18 April 1997
White House Meetings for Democratic Party Chairman Martin Lee and
Legislator Andrew Cheng; US President and Vice President Back Hong Kong
Flying to Washington DC from Ottawa in the morning, Martin Lee and Andrew
Cheng today met with US President Bill Clinton and Vice President Al Gore
at 11:30 (US time) on Friday, April 18. Martin Lee and Andrew Cheng met
for 25 minutes initially with Vice President Gore and National Security
Adviser Sandy Berger. The Vice President said that Hong Kong was at the
top of the list of issues of concern to the US and explained that he had
raised Hong Kong strongly with Chinese leaders, particularly the link between
economic prosperity and the political and legal system that supports it.
President Clinton met with the democratic leaders for a further 25 minutes.
The President said he had been to Hong Kong several times and had great
admiration for the society and its way of life. Martin Lee explained that
recent developments in Hong Kong, including the establishment of an appointed
legislature and the repeal of human rights protection laws. He said that
the 1984 Joint Declaration was a UN-registered treaty and that thus the
world had an obligation to ensure all its provisions -- including the guarantees
of an elected legislature, independent judiciary and civil liberties --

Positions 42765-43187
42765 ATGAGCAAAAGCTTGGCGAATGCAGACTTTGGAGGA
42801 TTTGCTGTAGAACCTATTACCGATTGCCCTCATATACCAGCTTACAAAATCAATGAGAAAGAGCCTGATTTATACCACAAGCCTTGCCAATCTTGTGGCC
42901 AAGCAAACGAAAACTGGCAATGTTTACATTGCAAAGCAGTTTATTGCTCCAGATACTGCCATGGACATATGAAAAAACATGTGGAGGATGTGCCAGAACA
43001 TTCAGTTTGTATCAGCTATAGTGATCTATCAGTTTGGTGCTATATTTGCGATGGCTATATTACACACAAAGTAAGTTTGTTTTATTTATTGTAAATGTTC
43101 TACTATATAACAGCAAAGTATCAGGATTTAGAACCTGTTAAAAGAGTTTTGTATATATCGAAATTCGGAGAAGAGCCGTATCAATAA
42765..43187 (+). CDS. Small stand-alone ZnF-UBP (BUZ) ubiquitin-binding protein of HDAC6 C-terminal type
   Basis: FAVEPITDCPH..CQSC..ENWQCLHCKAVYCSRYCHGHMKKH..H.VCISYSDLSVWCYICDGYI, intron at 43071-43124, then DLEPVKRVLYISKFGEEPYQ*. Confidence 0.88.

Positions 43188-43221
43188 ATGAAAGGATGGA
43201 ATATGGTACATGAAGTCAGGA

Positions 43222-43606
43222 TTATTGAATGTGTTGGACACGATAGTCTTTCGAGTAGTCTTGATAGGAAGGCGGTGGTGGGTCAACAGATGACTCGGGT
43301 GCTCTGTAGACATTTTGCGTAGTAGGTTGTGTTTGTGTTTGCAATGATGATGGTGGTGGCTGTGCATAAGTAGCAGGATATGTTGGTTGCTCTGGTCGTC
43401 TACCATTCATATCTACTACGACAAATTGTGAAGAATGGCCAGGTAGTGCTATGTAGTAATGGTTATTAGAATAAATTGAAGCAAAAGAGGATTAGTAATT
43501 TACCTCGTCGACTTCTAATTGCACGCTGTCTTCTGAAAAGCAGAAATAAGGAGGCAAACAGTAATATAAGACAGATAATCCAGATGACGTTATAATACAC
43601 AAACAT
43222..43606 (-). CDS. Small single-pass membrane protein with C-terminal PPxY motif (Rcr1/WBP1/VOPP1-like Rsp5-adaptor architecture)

were carried out, adding that China's adherence to its own promises on
Hong Kong would be the acid test for China's future role in Asia and, indeed,
in its relations with the US and the world community.
As he did in yesterday's meeting with Canadian Prime Minister Jean Chretien,
Martin Lee asked the President to see Hong Kong's Chief Executive designate,
Mr. C.H. Tung, when he came to the US, as a way of bolstering Hong Kong's
autonomy and future confidence in Hong Kong. The President and the Vice
President separately stated how much they appreciated Martin's support
for MFN renewal.
Commenting after the White House meeting, Martin Lee said:
"Our meeting was warm and successful. We covered a range of topics
and I found both the President and Vice President to be knowledgeable and
concerned about the future of basic freedoms, the rule of law and democratic
institutions. I believe this meeting sends the important message that the
US cares about the fate of Hong Kong's 6.3 million people and that the
US has great concern about recent developments in Hong Kong. Having talked
with the President and Vice President, I believe they understand what is
at stake in Hong Kong and that should Hong Kong lose our freedoms, not
only will Hong Kong people suffer, but it will have a profoundly negative
effect on future progress in China itself."